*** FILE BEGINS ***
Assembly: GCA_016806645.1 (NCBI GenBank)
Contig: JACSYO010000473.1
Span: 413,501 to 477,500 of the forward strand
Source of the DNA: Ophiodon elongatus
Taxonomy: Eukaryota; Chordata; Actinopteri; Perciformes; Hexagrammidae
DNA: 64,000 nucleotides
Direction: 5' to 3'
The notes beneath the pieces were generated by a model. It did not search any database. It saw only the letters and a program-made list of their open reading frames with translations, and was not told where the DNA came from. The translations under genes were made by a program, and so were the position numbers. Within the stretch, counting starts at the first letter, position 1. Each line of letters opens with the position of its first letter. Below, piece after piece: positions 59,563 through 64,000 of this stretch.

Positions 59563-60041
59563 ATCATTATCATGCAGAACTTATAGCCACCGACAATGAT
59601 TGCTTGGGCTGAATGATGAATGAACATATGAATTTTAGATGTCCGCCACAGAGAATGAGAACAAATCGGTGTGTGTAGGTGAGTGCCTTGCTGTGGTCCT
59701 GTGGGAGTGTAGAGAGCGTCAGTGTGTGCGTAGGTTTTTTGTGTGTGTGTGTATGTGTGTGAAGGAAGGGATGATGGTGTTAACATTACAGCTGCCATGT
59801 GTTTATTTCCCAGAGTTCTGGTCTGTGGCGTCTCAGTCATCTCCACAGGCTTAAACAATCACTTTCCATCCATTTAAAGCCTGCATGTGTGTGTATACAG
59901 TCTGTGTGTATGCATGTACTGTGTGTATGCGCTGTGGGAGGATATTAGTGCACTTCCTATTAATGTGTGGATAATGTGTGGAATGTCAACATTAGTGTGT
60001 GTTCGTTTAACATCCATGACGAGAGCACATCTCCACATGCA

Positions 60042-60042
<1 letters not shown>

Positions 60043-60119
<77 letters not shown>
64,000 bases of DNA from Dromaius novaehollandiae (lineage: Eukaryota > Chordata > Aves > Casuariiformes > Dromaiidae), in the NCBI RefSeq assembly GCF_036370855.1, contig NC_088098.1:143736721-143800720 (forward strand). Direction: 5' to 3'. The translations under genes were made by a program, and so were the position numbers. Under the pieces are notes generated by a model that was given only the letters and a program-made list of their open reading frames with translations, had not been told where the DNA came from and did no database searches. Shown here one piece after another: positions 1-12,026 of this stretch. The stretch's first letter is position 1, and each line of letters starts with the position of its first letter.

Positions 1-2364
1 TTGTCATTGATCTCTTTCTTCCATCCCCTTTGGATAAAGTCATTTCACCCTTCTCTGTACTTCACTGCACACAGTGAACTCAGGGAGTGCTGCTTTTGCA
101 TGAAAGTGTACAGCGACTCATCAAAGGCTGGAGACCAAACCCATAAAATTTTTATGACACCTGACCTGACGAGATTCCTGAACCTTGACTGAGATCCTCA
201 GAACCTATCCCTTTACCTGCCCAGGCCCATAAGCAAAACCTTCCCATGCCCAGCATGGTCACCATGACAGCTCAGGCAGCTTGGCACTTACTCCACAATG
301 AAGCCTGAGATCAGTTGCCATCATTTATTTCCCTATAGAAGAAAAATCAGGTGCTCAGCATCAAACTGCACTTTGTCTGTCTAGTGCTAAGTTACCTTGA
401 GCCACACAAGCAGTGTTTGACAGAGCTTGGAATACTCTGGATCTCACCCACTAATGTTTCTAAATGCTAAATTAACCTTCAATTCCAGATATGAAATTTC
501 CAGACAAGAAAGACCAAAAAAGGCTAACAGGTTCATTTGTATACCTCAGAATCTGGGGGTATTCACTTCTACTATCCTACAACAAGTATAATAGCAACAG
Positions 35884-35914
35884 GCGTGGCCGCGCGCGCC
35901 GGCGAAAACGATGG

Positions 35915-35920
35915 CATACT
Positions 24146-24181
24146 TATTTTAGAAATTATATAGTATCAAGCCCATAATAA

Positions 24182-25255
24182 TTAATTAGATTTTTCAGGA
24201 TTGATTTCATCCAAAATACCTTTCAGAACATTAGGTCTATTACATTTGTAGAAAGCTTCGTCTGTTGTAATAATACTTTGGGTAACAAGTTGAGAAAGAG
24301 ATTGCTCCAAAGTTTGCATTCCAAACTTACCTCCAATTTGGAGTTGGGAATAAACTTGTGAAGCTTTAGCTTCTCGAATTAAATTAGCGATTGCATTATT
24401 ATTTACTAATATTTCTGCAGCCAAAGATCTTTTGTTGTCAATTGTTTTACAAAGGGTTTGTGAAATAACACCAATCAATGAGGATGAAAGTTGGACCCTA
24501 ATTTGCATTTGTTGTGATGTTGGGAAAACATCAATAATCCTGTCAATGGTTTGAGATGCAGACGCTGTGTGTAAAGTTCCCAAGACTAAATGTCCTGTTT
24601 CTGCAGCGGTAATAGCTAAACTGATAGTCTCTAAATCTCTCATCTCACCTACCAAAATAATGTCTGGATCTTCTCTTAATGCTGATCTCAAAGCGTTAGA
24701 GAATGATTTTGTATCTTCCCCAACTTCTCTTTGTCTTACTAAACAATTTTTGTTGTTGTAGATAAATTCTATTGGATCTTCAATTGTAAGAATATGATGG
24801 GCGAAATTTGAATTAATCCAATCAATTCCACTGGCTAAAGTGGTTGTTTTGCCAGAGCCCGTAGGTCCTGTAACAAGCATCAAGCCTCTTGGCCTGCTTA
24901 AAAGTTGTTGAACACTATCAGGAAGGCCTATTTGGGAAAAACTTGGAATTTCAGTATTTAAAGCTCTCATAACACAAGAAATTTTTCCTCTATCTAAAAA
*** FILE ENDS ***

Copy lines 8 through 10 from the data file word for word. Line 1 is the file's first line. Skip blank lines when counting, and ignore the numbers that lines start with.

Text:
The notes beneath the pieces were generated by a model. It did not search any database. It saw only the letters and a program-made list of their open reading frames with translations, and was not told where the DNA came from. The translations under genes were made by a program, and so were the position numbers. Within the stretch, counting starts at the first letter, position 1. Each line of letters opens with the position of its first letter. Below, piece after piece: positions 59,563 through 64,000 of this stretch.

Positions 59563-60041
59563 ATCATTATCATGCAGAACTTATAGCCACCGACAATGAT